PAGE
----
|Orientation of Chelonibia patula (Crustacea: Cirripedia) on the carapace of its crab host is determined by the feeding mechanism of the adult barnacles|
Pasternak, Z.; Abelson, A.; Achituv, Y. (2002). Orientation of Chelonibia patula (Crustacea: Cirripedia) on the carapace of its crab host is determined by the feeding mechanism of the adult barnacles. J. Mar. Biol. Ass. U.K. 82(4): 583-588
In: Journal of the Marine Biological Association of the United Kingdom. Cambridge University Press/Marine Biological Association of the United Kingdom: Cambridge. ISSN 0025-3154, more
Feeding behaviour; Orientation; Chelonibia patula (Ranzani, 1818) [WoRMS]; Portunus (Portunus) pelagicus (Linnaeus, 1758) [WoRMS]; MED, Israel [Marine Regions]; Marine
|Authors|| || Top |
- Pasternak, Z.
- Abelson, A.
- Achituv, Y.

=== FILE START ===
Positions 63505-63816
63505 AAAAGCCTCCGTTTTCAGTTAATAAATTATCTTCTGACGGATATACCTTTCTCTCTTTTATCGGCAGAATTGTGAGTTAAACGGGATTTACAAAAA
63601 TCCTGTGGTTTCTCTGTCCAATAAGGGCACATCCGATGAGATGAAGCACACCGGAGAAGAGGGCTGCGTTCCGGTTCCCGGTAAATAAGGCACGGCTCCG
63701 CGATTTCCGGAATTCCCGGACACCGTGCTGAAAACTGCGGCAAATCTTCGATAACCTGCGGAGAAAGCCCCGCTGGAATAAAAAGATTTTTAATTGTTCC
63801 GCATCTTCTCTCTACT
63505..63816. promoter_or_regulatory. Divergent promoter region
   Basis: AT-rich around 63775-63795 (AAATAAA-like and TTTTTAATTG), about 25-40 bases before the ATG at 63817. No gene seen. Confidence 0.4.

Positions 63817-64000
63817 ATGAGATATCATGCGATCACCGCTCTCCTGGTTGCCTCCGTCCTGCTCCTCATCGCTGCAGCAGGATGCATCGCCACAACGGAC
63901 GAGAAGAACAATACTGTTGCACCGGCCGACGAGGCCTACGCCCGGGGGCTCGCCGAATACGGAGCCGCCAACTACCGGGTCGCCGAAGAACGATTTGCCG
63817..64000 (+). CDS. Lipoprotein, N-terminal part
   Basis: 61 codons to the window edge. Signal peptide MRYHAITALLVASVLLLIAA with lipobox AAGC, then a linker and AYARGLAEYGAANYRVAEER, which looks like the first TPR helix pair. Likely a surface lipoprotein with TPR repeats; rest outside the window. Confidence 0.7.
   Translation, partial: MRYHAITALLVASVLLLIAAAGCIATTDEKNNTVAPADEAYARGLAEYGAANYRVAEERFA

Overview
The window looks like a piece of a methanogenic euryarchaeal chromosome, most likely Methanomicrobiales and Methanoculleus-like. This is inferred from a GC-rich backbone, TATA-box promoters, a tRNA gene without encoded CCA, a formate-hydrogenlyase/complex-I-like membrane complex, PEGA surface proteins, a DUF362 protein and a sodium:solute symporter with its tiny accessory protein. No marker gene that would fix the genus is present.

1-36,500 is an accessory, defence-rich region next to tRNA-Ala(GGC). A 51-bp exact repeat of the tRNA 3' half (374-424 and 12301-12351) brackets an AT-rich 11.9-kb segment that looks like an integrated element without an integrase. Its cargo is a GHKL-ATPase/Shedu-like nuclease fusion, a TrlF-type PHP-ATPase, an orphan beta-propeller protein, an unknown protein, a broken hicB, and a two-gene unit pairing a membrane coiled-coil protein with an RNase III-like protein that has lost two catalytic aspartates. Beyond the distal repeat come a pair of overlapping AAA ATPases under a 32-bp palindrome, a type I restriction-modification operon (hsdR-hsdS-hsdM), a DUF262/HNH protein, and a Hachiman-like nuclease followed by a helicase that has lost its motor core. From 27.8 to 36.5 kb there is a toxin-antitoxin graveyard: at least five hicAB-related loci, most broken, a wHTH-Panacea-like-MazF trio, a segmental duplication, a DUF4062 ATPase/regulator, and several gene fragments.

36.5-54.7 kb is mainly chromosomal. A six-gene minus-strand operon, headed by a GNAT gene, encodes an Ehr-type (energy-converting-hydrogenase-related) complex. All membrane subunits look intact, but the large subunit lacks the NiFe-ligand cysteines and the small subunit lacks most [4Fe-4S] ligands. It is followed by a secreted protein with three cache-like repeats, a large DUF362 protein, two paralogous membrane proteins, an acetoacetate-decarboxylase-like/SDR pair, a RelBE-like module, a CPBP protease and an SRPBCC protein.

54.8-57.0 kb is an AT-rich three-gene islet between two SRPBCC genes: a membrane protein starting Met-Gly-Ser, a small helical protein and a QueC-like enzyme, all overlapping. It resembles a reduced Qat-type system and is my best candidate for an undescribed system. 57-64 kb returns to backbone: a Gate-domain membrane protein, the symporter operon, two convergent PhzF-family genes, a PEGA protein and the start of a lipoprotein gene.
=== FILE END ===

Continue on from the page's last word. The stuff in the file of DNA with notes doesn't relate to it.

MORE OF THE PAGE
The location and orientation of epizooic barnacles on the surface of their host is crucially important to the survival and growth of the animal and is determined at the time of settlement by the cyprid larva. The present study examines the location and orientation of Chelonibia patula barnacles on the upper surface of the carapace of the crab Portunus pelagicus from the Mediterrannean coast of Israel. Cirral activity behaviour patterns, such as turning angles of the cirral fan, types of cirral motion, and beat duration were determined with respect to the angular deviation of the rostro-carinal axis (RCA) of the barnacles from the direction of the incoming flow. While small barnacles (up to 1 cm rostro-carinal length) perform normal feeding beats and turn the cirral fan towards the incoming flow at all angles up to 180°, larger barnacles (>1 cm rostro-carinal length) do not extend their cirri when oriented at RCA angles exceeding 120°. Nearly all the sampled barnacles are oriented on the carapace at RCA angles of no more than 120° with respect to the anterior margin of the host crab, which is the predominant direction of incoming flow and food. It is concluded that larval choice of orientation at settlement is determined according to the direction of the current and the anticipated food-gathering ability of the adult barnacle.